Economy May Shrink by Record 24% in 2nd Quarter, Says Goldman Sachs

March 20, 2020 Updated: March 20, 2020
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America may already be in a recession and people could see their economy shrink by a seasonally-adjusted annualized rate of 6 percent in the first quarter of 2020, and by a jaw-dropping 24 percent in the following quarter, according to a new analysis from Goldman Sachs.

In the event Goldman’s prediction for a Q2 tumble of 24 percent holds, it would make it the biggest single-quarter drop in the history of U.S. gross domestic product (GDP), as it is now measured.

The record so far for the biggest quarterly GDP drop is in Q1 of 1958, when output plummeted by 10 percent.

Goldman analysts explained what they acknowledged was an “extreme forecast” in a research note cited by The Street.

For the outsized impact, they blamed the COVID-19, the disease caused by the CCP virus, pandemic.

“The sudden stop in U.S. economic activity in response to the virus is unprecedented, and the early data points over the last week strengthen our confidence that a dramatic slowdown is indeed already underway,” they wrote.

The Epoch Times refers to the novel coronavirus as the CCP virus because of the Chinese Communist Party’s initial coverup and mismanagement of the outbreak, which allowed the virus to spread across China and become a global pandemic.

“Over the last few days, social distancing measures have shut down normal life in much of the US,” the Goldman analysts said, The Hill reported.

coronavirus under microscope
This scanning electron microscope image shows the CCP virus (orange), which causes COVID-19 disease, isolated from a patient in the United States, emerging from the surface of cells (green) cultured in the lab. Photo published on Feb. 13, 2020. (NIAID-RML)

In a previous forecast for the world’s largest economy, Goldman analysts said in a March 15 note that they expected U.S. GDP would recede by 5 percent in Q2 after flatlining at zero in the first quarter, as Bloomberg reported.

In that note, Goldman analysts said their forecast was based on expectations for a GDP rebound in the third and fourth quarters, of 3 percent and 4 percent respectively.

They blamed cuts to travel, entertainment, and restaurant spending, along with fractured supply chains and tightening financial conditions.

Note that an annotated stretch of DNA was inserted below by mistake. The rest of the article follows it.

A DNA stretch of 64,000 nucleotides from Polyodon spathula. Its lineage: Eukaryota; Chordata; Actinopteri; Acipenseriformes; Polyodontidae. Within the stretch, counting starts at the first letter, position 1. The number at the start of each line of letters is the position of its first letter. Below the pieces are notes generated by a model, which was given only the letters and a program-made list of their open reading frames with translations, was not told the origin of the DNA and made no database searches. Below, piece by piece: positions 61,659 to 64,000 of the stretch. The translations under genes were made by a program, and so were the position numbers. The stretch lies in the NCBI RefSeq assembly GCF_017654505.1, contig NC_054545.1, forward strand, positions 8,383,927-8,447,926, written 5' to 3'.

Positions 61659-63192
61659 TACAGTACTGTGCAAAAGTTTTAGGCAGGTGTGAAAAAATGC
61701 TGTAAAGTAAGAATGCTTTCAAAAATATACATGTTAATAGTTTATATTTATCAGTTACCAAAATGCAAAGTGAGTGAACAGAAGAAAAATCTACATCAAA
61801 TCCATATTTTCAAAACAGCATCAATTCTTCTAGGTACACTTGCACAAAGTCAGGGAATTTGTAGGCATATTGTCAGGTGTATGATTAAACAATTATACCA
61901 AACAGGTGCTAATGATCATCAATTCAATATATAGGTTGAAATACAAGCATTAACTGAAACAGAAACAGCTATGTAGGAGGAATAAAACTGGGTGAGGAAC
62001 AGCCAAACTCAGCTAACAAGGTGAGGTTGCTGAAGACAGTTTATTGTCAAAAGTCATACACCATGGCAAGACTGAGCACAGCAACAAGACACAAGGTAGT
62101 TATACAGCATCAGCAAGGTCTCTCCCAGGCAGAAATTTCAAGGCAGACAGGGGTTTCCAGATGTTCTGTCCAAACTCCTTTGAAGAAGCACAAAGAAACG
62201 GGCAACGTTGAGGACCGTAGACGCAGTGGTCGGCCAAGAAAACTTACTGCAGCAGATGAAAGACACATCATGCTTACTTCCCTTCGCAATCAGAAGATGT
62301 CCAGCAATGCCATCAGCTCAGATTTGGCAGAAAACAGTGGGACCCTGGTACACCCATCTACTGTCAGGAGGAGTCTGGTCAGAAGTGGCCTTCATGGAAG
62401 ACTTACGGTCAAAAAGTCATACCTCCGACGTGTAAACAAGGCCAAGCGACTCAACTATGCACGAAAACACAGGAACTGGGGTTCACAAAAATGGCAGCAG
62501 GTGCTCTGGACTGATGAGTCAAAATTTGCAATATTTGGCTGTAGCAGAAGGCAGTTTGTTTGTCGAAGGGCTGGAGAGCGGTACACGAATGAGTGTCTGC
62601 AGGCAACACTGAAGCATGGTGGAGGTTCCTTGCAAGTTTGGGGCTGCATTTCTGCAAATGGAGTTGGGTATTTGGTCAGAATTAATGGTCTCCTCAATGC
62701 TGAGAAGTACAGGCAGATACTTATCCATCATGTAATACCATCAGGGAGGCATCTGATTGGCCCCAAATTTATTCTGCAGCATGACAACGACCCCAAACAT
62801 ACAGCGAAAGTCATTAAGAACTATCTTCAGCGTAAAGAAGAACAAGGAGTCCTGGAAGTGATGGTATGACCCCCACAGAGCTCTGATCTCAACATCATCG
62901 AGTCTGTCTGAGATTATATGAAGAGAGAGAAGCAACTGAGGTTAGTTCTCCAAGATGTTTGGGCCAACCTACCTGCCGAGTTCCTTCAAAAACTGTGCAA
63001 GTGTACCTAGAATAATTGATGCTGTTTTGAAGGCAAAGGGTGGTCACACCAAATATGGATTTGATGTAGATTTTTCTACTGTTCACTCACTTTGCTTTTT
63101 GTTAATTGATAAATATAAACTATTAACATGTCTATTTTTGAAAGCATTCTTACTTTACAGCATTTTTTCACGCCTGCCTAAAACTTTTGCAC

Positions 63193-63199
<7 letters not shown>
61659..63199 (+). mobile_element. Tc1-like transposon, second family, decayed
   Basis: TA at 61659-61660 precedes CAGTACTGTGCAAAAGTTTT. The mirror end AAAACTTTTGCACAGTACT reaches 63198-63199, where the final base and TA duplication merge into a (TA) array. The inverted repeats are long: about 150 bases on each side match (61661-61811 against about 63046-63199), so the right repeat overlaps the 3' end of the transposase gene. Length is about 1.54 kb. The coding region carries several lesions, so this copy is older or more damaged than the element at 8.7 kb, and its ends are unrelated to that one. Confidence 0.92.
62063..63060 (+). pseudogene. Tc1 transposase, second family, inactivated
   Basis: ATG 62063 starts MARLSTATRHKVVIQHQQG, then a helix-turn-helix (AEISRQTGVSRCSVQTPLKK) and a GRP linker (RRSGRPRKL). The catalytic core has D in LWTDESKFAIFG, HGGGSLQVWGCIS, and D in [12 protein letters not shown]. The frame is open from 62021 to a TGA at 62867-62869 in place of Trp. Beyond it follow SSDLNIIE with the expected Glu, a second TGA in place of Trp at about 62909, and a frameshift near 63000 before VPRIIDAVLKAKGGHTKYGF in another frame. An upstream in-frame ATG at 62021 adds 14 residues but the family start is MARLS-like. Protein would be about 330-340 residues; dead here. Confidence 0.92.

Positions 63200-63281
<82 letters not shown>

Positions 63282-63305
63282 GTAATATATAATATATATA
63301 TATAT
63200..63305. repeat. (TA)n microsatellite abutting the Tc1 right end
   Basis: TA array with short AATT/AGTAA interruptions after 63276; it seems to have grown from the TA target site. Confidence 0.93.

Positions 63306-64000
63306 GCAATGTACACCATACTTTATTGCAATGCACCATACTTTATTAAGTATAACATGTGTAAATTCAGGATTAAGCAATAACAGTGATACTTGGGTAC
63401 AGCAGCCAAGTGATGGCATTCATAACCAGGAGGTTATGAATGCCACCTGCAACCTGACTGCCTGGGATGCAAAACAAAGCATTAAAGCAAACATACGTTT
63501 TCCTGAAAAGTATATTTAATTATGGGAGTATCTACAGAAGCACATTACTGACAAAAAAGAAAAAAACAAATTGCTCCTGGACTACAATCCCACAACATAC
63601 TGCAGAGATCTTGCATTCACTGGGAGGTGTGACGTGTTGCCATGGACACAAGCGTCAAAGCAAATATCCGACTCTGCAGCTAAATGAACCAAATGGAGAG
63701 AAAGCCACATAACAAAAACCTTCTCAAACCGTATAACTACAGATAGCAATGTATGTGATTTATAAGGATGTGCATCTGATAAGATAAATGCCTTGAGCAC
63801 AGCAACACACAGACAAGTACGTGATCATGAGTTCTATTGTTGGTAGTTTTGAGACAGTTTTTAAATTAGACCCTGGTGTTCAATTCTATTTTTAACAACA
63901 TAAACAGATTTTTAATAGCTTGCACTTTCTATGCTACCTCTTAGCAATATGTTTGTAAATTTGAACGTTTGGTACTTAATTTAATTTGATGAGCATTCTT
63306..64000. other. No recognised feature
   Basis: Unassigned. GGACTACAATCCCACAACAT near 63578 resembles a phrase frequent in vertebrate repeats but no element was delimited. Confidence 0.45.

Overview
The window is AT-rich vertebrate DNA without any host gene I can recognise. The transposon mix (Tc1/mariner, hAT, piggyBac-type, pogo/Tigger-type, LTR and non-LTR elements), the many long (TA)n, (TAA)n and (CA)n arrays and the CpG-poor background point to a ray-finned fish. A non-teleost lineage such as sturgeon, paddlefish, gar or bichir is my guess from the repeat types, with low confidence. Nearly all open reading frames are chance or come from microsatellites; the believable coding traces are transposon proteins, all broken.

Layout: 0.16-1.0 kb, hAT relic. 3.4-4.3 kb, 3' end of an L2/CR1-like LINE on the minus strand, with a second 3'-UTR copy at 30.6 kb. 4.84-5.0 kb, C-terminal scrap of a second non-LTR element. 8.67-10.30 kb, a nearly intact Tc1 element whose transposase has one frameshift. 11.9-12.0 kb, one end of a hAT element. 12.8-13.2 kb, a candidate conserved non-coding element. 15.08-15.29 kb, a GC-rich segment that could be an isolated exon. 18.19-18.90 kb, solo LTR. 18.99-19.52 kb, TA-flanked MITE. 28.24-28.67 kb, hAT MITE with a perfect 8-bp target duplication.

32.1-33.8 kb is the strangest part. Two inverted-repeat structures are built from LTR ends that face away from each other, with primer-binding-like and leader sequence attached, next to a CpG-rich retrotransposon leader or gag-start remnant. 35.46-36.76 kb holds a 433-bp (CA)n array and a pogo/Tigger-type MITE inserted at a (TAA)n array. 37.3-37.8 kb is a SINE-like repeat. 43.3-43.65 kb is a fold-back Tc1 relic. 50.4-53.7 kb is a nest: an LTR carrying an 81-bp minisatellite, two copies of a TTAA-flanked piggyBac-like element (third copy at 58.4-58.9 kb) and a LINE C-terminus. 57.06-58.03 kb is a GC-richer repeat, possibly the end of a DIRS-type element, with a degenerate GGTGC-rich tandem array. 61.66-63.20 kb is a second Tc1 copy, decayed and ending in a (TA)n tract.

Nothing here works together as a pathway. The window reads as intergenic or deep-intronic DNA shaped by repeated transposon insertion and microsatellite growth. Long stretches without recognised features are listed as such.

“Now the whole world, almost, is inflicted with this horrible—with this horrible virus and it’s too bad,” President Donald Trump said at a Thursday White House briefing. “It’s too bad because we never had an economy as good as the economy we had just a few weeks ago.”

Epoch Times Photo
President Donald Trump at the daily briefing on the COVID-19 outbreak, at the White House in Washington on March 18, 2020. (Brendan Smialowski/AFP via Getty Images)

In a Wednesday meeting with representatives of the tourism industry, U.S. Travel Association CEO Roger Dow said the travel slowdown could wipe out hundreds of billions in total travel spending and lead to millions of job losses.

“The numbers are $355 billion is what we’re going to lose, 4.6 million employees will be out of work, and we’re predicting unemployment will go to 6.3 percent,” he told Trump.

“So, it’s now—it’s serious,” Dow said.

Epoch Times Photo
People gather at the entrance for the New York State Department of Labor offices, in the Brooklyn borough of NewYork City on March 20, 2020. (Reuters/Andrew Kelly)

Jobless Claims Could Surge 700 Percent

Separately, a Goldman Sachs analyst said that the next round of initial jobless claims, a measure of Americans filing new unemployment claims, could soar to 2.25 million due to the COVID-19 hit to the economy, which would be over 700 percent higher than the most recent figure.

The Department of Labor said in a release that last week’s jobless claims came in at a seasonally adjusted 281,000, which represents a 30-month high, noting that the spike in claims is “clearly attributable to impacts from the COVID-19 virus.”

Goldman Sachs economist David Choi wrote in a note on Thursday that this week’s newly filed unemployment claims, which will be officially published on March 26, could be as much as 700.7 percent higher than last week’s.

His prediction ranged from one million weekly jobless claims at the low end, to over two million at the high end.

“Anecdotes from a wide range of sectors also suggest an unprecedented decline in revenues across many industries. Consumer spending on sports and entertainment, hotels, restaurants, and public transportation in particular have already dropped dramatically,” Choi wrote, according to Newsweek.

He issued his predictions based on preliminary jobless claims filings in 30 states, Bloomberg said, and on anecdotal evidence.

“State-level anecdotes point to an unprecedented surge in layoffs this week,” Choi wrote in the note. “These anecdotes suggest that the next jobless claims report covering the week of March 15-21 will show that initial claims rose to roughly 2.25 million, the largest increase in initial jobless claims and the highest level on record.”

Members of Trump’s economic team were convening Friday on Capitol Hill to launch negotiations with Senate Republicans and Democrats racing to draft a $1 trillion-plus economic rescue package amid the outbreak.

“We hope to see the Congress act on that early next week,” Vice President Mike Pence said during an afternoon press conference.

The rescue package is the biggest effort yet to shore up households and the U.S. economy as the pandemic and its nationwide shutdown fan the flames of recession.

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